Summering (2022)

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Summering (2022). Summering: Directed by James Ponsoldt. With Lia Barnett, Sanai Victoria, Madalen Mills, Eden Grace Redfield. During their last days of summer and childhood — the weekend before middle school begins — four girls struggle with the harsh truths of growing up and embark on a mysterious adventure.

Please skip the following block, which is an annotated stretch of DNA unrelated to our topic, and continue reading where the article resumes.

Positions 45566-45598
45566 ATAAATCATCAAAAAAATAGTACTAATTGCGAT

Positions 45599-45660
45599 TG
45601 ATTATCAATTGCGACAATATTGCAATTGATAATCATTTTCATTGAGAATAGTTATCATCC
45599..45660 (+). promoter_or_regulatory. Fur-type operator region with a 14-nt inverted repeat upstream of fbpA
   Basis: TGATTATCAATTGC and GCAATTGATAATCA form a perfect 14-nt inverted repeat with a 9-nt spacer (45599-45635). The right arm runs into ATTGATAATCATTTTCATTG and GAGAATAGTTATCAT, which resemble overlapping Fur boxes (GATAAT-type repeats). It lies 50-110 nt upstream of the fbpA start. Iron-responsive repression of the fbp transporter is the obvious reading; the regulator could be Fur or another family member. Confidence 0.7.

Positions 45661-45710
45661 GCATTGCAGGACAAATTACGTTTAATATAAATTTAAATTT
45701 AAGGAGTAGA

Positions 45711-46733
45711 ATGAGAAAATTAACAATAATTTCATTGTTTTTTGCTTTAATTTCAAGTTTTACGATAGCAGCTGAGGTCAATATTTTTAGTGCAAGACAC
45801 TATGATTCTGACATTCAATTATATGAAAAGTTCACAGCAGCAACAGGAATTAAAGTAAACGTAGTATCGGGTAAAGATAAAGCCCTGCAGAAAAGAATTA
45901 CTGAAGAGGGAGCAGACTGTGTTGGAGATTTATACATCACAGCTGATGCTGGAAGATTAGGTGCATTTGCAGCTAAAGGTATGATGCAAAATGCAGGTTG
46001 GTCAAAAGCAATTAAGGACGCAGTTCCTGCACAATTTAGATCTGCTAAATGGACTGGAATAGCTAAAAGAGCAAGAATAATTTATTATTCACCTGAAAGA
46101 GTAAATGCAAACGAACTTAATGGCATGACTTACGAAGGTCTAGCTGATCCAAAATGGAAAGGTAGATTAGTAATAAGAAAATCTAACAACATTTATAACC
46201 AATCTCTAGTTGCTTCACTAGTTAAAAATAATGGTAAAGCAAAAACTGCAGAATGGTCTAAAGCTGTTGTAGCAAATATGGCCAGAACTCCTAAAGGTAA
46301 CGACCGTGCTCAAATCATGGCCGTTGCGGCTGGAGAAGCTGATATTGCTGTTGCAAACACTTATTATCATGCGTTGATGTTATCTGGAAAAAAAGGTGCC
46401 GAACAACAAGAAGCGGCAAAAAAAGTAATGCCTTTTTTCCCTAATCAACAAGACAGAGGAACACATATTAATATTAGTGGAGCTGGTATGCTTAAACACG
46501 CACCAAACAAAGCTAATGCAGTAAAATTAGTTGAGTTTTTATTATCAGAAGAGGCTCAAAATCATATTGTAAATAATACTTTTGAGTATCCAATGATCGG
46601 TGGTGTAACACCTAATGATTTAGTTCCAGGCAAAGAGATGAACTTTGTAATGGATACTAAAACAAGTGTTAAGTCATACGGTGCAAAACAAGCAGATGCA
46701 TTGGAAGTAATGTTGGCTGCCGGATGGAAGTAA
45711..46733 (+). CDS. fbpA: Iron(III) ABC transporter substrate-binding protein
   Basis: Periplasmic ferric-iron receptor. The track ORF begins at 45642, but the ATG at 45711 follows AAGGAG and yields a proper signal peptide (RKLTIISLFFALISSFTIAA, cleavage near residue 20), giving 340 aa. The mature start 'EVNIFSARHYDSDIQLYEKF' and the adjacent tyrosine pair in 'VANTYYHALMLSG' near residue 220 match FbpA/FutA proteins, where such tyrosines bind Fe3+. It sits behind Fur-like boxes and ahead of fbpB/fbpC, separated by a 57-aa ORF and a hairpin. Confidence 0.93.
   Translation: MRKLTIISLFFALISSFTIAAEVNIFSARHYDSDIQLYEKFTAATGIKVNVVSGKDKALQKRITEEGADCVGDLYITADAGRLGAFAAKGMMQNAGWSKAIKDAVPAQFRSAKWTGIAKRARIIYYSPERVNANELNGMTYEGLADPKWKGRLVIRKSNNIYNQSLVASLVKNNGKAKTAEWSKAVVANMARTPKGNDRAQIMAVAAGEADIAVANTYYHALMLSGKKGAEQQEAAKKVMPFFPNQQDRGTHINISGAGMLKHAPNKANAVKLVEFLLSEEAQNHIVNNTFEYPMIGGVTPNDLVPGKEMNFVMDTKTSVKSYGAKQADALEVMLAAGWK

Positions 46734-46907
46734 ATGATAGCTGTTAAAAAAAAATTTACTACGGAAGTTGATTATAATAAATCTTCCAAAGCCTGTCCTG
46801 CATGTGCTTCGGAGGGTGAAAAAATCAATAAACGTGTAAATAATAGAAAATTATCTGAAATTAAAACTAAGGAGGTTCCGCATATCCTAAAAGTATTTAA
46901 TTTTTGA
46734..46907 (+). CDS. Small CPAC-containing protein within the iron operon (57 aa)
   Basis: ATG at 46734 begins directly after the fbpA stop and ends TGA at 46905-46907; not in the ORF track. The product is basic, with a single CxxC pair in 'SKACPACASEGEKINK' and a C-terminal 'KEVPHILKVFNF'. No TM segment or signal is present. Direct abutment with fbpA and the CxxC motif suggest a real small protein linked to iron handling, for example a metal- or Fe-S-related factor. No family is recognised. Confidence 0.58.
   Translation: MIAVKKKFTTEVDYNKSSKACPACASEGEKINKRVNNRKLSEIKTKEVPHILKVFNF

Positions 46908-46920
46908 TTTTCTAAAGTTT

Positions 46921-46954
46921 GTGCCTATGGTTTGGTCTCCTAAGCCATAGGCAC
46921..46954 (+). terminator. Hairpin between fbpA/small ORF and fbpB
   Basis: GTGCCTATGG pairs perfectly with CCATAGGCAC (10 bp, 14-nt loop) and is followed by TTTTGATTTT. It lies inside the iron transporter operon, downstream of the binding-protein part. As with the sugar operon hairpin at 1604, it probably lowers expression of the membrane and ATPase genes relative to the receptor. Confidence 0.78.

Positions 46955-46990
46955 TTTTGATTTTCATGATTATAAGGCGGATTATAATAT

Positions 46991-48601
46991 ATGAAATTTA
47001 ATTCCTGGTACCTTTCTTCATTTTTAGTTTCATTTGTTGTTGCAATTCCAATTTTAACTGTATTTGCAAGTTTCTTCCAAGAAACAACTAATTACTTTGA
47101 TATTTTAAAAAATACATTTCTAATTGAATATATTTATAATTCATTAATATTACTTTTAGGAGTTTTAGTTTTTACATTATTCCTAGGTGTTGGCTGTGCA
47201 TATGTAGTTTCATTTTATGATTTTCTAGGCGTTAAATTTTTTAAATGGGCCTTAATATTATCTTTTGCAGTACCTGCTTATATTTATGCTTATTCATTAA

“Originally Premiered at the 2022 Sundance Film Festival in the Sundance Kids Selection.u003cbr/u003eu003cbr/u003eu0026quot;Summeringu0026quot; focuses on four best friends on the brink of starting middle school realize their lives are about to change forever. On the last weekend of summer, they set out to make the most of it. James Ponsoldt had a promising career with his directing films. Off the Black was a decent debut project, Smashed and The Spectacular Now were amazing and touching, and The End of the Tour was pretty good. But The Circle was a mess of a film and it felt like Ponsoldt threw away his talent in that project. I was hoping Summering would be a much better film.u003cbr/u003eu003cbr/u003eI really wanted to like this, but unfortunately it really feels sloppy. Summering has good intentions as itu0026#39;s about a coming of age story. Girlhood, friendship and on the verge to encounter the harsh parts of reality. Ponsoldt shows his passion for this project but the story itself feels really all over the place. The main core itself felt like there were many themes and concepts trying to be put together and it makes it a mess since the film doesnu0026#39;t really focus on itu0026#39;s themes as much as it wanted too. It tries to be a mix of comedy, coming of age drama, some spooky elements and such. While some concepts did work out, as an overall story, it feels sloppy and it felt like Ponsoldt had too many ideas in one.u003cbr/u003eu003cbr/u003eu0026quot;Summeringu0026quot; does have some pros. The production and set designs does have a nostalgic feel to it. The colorful backgrounds and presentations helps to create a 80s, 90s or early 2000s feel of growing up. The performances from the cast were mediocre. Nobody had a terrible performance and they did their best to play their characters. However the dialogue does drag the performances because the words spoken from the child actors felt like words written by an adult and it makes the film unrealistic. There was certain parts where I thought that the words that were spoken was so unrealistic that no child would ever speak that way.u003cbr/u003eu003cbr/u003eThe characters themselves werenu0026#39;t as interesting to connect with and the film really feels like a tone down version of Stand By Me. Itu0026#39;s a shame because Ponsoldt had a promising career but unfortunately he hasnu0026#39;t improved much from his last disaster u0026quot;The Circleu0026quot;. The soundtrack wasnu0026#39;t great, the pacing could be improved and the execution was bland for the most part.u003cbr/u003eu003cbr/u003ePonsoldt wasnu0026#39;t able to create a good film here and it ends up becoming forgettable by the end of the day. Itu0026#39;s no doubt there is good intentions in this movie but there is still a lot to improve for the story. Young children may enjoy this film but I would recommend The Sandlot, The Perks of Being a Wallflower, The Way, Way Back or The Kings of Summer for a better coming of age movie.u003cbr/u003eu003cbr/u003eRating: D+”


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